The Advantages of an Accredited Investor
Original post by Erika Johansen of Demand Media
An accredited investor is a specific type of investor considered especially knowledgeable or experienced under securities law. The experienced nature of an accredited investor allows a company to sell securities to this investor without first going through many of the complicated registration requirements required of most securities offerings.
Typically, when an entity decides to offer securities to the public, that entity must first register with the Securities and Exchange Commission. Section 12(g) of the Securities Act of 1933 demands that securities issuers dealing in multiple states register when they have over ten million dollars in assets and 500 shareholders. Therefore, these registration requirements apply by default to many public offerings of securities.
Section 4(b) of the Securities Act removes "non-public offerings" from many of the usual registration requirements. In such offerings, typically known as "private placements," the securities are not offered to the public at large, but only to a select group. In deciding whether an offering is public or private, the law will scrutinize the number of people to whom the securities are offered, these offerees' relationships to both each other and the issuing entity, and the size of the offering, among other factors.
Securities Act Exemptions
Securities Act Regulation D, Rules 505 and 506 create two separate exemptions from registration requirements for certain securities offerings. Rule 505 is for sales of up to $5 million of securities with 35 or fewer purchasers, while Rule 506 applies to an unlimited amount of securities to the same number of purchasers. However, this 35-purchaser limit does not include purchasers known as "accredited investors." By having accredited investors, an offering may exceed the 35-purchaser limit and still escape the registration requirements under Rules 505 and 506. However, these rules do have certain limitations; for instance, Rule 505 is unavailable to securities issuers who have previously committed securities law violations, and Rule 506 offerings typically can't utilize any sort of general solicitation of prospective purchasers.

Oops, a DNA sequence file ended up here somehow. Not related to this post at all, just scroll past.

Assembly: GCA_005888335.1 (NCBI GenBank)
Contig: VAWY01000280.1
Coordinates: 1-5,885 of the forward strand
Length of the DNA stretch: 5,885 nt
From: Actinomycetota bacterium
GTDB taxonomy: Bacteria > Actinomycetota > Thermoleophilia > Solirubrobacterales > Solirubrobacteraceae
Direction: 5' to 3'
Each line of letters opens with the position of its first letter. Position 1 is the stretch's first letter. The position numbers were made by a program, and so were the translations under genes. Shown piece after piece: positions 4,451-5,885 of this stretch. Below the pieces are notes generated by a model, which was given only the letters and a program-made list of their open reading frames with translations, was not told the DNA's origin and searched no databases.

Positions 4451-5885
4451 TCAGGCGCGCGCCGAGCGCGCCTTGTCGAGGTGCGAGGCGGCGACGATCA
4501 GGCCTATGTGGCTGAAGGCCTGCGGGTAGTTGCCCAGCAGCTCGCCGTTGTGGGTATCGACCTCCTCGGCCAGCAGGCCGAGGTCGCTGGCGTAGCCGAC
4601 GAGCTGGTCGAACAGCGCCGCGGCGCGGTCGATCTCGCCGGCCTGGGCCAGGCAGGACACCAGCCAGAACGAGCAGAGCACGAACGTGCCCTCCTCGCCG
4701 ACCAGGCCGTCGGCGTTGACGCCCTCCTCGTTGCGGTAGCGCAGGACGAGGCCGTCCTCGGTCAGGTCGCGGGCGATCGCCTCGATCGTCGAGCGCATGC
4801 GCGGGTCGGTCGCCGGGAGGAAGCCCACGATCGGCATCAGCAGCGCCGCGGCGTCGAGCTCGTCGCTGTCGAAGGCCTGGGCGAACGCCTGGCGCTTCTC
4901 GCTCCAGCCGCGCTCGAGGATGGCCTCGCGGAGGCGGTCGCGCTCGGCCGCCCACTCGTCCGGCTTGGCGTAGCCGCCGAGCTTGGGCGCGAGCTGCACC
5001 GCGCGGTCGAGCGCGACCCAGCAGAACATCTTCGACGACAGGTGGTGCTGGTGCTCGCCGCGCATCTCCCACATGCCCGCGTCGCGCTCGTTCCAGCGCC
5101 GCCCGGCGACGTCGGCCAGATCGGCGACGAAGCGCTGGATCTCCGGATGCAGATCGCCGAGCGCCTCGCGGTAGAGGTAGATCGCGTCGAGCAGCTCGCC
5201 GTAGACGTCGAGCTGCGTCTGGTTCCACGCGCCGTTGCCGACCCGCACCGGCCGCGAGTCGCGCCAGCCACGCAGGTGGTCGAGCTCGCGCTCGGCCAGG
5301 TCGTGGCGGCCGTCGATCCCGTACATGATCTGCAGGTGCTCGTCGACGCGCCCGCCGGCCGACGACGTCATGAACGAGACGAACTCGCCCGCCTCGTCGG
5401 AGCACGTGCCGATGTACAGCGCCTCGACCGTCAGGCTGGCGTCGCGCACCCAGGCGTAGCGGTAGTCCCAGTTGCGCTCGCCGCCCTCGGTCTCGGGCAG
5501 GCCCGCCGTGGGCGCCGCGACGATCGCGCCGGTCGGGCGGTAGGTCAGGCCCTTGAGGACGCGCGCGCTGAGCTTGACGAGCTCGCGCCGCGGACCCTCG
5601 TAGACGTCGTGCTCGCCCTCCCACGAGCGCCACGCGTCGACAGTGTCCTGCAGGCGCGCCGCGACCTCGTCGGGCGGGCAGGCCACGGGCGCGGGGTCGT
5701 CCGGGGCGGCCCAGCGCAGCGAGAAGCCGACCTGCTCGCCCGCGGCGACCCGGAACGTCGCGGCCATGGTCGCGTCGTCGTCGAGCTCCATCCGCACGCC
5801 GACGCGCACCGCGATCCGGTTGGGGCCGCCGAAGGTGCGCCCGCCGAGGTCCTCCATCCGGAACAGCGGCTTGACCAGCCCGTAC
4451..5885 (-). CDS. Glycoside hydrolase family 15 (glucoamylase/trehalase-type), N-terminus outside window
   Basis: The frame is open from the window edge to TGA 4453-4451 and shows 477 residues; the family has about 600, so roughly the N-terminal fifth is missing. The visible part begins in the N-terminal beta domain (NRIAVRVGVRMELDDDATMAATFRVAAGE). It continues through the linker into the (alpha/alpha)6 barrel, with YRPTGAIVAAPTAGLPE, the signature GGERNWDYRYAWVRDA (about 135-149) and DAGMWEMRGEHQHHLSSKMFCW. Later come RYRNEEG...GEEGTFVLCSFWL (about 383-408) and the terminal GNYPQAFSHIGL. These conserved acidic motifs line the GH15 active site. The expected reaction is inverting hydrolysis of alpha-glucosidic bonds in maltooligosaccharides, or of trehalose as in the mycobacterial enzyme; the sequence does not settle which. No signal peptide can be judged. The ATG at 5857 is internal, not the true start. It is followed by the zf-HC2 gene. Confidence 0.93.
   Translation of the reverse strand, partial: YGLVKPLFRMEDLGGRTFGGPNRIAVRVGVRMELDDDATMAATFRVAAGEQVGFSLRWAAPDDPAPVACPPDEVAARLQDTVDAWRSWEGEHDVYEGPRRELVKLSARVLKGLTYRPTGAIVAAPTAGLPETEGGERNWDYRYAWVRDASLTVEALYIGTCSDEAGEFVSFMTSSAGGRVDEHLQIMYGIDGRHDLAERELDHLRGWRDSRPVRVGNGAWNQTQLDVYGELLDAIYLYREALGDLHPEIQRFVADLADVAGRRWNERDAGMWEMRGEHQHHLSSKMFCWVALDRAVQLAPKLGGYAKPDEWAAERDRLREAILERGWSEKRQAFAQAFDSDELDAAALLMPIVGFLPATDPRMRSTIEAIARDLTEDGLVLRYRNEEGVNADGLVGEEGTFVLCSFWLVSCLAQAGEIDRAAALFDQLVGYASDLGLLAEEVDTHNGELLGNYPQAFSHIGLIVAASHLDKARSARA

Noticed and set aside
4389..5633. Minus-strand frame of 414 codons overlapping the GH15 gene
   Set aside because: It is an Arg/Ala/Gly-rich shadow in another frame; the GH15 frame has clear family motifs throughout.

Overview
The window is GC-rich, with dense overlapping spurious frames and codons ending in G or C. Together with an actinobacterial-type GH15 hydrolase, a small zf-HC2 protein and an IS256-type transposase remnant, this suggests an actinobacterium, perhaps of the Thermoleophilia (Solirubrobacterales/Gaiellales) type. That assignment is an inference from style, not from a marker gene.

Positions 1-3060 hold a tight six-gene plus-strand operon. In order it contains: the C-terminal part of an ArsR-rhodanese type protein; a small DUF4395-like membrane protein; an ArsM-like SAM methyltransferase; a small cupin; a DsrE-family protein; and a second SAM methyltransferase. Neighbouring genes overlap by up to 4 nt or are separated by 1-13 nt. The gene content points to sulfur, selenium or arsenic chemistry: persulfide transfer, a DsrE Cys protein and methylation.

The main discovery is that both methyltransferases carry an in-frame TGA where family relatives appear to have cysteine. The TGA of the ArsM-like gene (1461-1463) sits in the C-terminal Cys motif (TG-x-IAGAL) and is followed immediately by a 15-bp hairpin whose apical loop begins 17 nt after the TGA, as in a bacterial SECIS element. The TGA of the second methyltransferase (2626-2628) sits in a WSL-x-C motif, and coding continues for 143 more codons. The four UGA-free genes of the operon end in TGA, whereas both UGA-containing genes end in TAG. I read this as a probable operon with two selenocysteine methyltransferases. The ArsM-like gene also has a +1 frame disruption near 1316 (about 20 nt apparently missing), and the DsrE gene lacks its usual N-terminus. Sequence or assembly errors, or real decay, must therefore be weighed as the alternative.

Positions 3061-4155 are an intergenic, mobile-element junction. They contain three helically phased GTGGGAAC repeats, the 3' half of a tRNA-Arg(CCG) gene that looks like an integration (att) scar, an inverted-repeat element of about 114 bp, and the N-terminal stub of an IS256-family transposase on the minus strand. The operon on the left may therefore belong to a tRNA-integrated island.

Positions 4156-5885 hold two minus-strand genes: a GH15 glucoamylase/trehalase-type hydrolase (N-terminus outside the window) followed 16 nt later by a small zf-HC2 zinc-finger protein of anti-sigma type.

The law assumes that accredited investors are sufficiently sophisticated to be capable of protecting themselves, with no need for many of the complex registration requirements demanded to protect the public at large. Securities Act Regulation D, Rule 501(a) defines requirements for a party to be an accredited investor. Among those parties automatically considered accredited are banks, registered investment companies, any executive or director of the company issuing the securities, individuals with a history of earning a certain amount of income and charitable entities valued at $5 million or more. Rule 501(a) contains an exhaustive list of investors considered accredited.
- "Securities Regulation, Cases and Materials, Eleventh Edition"; Coffee, John C. and Hillary A. Sale; 2009
- Securities and Exchange Commission: Accredited Investors
- Securities and Exchange Commission: Regulation D
- Security Lawyer's Deskbook: Securities Act, Regulation D, Rule 505
- Security Lawyer's Deskbook: Securities Act, Regulation D, Rule 506
- Security Lawyer's Deskbook: Securities Act, Section 4(b)
About the Author
Erika Johansen is a lifelong writer with a Master of Fine Arts from the Iowa Writers' Workshop and editorial experience in scholastic publication. She has written articles for various websites.